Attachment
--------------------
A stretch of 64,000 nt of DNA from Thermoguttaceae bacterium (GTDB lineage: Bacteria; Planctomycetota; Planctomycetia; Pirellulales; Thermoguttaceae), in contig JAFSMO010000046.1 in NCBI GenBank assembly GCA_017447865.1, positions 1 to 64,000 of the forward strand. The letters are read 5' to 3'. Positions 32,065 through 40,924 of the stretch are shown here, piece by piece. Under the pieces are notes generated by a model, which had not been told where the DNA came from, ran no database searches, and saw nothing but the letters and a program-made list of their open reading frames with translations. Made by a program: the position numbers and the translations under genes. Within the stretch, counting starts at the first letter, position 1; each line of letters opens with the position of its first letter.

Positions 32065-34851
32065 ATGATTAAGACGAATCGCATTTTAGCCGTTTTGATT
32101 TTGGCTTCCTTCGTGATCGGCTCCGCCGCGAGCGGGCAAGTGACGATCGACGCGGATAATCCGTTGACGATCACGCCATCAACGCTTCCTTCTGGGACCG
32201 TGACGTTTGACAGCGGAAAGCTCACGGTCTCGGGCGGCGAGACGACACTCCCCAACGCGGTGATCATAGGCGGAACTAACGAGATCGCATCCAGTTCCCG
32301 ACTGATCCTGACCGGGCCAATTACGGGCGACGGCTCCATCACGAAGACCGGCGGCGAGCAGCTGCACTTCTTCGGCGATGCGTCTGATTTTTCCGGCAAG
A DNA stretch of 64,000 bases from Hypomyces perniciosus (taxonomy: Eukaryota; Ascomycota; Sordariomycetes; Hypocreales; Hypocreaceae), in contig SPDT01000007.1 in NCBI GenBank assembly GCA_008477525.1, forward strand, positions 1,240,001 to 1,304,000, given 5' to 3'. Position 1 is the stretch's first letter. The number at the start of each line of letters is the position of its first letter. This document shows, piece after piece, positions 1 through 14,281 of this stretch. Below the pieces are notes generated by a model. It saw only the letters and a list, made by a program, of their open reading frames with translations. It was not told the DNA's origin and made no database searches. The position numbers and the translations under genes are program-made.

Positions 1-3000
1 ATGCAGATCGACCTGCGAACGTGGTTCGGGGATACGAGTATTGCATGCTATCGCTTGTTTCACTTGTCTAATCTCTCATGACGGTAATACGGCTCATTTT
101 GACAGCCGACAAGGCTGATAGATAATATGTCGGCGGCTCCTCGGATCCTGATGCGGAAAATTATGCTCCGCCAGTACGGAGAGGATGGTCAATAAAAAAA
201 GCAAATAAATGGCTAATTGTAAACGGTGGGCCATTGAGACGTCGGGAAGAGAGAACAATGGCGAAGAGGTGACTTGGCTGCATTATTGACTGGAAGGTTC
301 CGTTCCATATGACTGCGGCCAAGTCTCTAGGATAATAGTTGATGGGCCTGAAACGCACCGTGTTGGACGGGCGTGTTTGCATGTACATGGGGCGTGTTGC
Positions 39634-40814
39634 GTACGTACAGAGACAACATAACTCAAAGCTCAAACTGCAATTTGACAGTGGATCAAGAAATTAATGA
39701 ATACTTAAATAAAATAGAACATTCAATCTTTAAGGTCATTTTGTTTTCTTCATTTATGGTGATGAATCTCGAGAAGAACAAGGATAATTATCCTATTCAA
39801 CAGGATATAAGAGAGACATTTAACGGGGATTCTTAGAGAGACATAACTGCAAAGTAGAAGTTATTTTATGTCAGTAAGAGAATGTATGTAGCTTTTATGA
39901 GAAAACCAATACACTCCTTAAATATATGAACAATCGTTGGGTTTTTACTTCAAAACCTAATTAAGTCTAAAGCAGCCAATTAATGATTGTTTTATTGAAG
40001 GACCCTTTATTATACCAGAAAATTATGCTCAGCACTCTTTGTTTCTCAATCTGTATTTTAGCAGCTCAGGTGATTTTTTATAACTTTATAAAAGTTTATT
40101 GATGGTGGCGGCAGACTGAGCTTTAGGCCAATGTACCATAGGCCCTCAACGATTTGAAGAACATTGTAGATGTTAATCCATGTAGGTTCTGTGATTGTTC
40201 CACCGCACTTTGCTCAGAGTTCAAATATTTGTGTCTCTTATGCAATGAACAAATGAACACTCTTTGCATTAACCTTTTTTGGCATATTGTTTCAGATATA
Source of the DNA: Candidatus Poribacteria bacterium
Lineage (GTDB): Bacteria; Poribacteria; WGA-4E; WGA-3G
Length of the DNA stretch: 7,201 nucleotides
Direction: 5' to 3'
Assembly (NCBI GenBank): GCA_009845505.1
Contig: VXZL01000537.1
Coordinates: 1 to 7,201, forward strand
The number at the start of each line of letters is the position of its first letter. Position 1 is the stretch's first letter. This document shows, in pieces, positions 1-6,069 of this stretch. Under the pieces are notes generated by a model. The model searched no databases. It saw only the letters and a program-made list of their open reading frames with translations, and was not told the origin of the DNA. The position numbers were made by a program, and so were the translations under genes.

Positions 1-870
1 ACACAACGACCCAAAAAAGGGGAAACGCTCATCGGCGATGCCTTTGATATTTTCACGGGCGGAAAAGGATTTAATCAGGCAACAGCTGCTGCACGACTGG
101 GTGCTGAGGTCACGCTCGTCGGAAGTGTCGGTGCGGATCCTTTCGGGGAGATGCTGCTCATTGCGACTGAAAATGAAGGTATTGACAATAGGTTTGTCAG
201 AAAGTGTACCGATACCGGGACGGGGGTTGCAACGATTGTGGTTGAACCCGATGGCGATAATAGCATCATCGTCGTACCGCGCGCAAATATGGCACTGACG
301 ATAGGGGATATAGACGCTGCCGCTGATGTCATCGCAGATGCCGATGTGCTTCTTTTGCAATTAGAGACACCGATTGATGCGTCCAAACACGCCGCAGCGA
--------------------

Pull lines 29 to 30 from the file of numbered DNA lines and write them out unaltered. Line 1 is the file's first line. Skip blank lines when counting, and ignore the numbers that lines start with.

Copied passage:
Positions 1-870
1 ACACAACGACCCAAAAAAGGGGAAACGCTCATCGGCGATGCCTTTGATATTTTCACGGGCGGAAAAGGATTTAATCAGGCAACAGCTGCTGCACGACTGG